The national biscuit of Argentina, though some say they originated in Spain. Cornflour is used in the batter, making them very crisp and light. Heavenly dulce de leche (caramel) is sandwiched between two biscuits, then rolled in desiccated coconut.
Empanadas are hand-made and cooked fresh to order. Popular fillings for these little pies are beef and corn. One stall holder says the secret to the best filling is using the same weight in onions as beef. The onions are slowly cooked with the beef and just a pinch or two of ground cumin and paprika, but not too much. They are pretty good eaten with chimichurri.
Matambre is the thin cut of meat (usually beef but pork matambre is becoming more popular) between the skin and the ribs. It can be cooked on the parrilla, but the most delicious and novel way is to fill it with vegetables, mashed peas, herbs and eggs then poach. Allow to cool in the fridge before slicing and serving with salted crackers for brunch.
GNOCCHI WITH BEEF RAGU
There is a top little bistro in Recoleta called Los Pinos. If you are lucky enough to be in town on the 29th of the month, the restaurant will have gnocchi with beef ragu on the specials board. Like just about everything else in Argentina, food has political significance. And eating gnocchi on this particular day is a reminder of the humble and poverty-stricken origins of many Italians who immigrated to Argentina.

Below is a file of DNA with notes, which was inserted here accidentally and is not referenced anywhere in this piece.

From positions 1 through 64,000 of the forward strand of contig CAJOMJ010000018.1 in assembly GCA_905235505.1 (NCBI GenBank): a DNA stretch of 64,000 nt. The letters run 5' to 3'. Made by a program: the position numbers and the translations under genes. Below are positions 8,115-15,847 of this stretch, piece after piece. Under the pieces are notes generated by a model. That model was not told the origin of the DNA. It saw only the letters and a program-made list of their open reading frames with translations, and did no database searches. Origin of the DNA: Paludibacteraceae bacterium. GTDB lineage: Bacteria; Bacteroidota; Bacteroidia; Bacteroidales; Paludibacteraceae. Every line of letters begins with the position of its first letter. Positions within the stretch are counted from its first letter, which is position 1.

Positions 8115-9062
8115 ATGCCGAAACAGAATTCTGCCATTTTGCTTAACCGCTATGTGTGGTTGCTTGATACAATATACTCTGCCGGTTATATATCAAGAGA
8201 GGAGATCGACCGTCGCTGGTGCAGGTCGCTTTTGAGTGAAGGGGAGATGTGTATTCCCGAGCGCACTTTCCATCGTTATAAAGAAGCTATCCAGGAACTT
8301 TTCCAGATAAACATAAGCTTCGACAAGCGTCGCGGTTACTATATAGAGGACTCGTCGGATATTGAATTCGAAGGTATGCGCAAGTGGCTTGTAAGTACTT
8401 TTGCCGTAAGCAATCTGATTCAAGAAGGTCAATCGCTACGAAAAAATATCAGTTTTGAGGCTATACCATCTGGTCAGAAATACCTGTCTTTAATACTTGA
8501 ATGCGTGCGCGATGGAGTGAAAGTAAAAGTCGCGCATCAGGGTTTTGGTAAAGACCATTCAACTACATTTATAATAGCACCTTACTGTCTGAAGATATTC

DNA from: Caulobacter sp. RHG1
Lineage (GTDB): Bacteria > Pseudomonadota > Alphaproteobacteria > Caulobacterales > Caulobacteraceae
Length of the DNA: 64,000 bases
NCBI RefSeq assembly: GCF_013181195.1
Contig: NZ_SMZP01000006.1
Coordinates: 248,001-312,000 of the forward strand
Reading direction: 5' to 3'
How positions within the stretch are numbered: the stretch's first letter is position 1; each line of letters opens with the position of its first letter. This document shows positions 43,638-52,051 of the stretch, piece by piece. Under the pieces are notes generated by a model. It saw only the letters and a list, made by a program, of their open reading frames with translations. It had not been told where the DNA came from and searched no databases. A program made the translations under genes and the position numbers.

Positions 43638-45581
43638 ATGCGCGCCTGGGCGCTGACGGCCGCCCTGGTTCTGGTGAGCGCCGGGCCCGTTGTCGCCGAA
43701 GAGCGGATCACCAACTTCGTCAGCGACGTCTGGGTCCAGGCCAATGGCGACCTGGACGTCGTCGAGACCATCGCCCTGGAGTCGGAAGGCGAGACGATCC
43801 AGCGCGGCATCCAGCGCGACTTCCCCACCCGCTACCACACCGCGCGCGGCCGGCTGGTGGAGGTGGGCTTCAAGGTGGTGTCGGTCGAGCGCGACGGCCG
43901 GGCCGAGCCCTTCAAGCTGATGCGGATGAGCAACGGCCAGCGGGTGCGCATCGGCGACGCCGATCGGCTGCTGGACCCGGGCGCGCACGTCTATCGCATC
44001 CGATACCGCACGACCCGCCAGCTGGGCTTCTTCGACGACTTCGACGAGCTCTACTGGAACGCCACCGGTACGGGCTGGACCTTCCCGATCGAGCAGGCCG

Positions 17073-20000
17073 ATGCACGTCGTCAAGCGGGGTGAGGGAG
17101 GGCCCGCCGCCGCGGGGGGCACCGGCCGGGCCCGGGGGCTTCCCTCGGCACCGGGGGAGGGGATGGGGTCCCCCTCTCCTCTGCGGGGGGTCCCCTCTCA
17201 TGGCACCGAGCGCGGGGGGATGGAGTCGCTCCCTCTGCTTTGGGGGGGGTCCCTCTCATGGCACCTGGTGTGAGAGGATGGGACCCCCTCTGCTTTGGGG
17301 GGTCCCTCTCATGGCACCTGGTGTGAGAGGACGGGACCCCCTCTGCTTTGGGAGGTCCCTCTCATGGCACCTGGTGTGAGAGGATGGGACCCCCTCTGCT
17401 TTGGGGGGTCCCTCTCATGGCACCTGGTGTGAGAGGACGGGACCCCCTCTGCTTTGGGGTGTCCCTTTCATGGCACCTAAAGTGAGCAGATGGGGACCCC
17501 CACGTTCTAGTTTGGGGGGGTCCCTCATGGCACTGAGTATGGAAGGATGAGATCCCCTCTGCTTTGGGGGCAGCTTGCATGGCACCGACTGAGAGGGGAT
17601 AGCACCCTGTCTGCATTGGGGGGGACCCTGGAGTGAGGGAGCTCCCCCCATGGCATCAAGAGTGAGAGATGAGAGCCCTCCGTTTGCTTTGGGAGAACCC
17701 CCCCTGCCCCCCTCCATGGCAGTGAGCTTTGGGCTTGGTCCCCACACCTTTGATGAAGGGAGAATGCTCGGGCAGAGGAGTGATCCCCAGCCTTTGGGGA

Azcuenaga 1500, Recoleta
Choripan, colloquially known as "chori'', is another street food staple. These are delicious bread rolls (a bit like the Vietnamese banh mi), filled with chorizo hot off the grill and an array of condiments. The choripan stalls are called "puesto de choripan''. No trip to Buenos Aires is complete without a visit to the choripan stalls on the waterside promenade of Costanera Sur, right by the Costanera Sur Ecological Reserve. Just look for the statues of local tennis greats Gabriela Sabatini and Guillermo Vilas. The chori stalls are nearby.
FUGAZZA CON QUESO
This simply means pizza with onion and cheese. These are great eaten with a beer or a glass of malbec, a red variety that thrives in Argentina. It is thought that fugazza is derived from the Italian focaccia bread, which could also explain why the pizzas here all have a thick crust. The combination of hot cheese, sweet onion and fragrant oregano is pretty good.
PAPAS FRITAS CON SALSA DE QUESO
Typical of the tasty bar snacks at breweries in Argentina, this is chips with cheese sauce. The craft beer boom has hit Argentina in a big way. In the La Plata region alone, it is said there are more than 300 breweries.
Ross Dobson is the author of 13 cookbooks including King of the Grill and Food + Beer. The Food of Argentina: Asado, empanadas, dulce de leche and more by Ross Dobson and Rachel Tolosa Paz (Smith Street Books, $ 49.99) is out now. See smithstreetbooks.com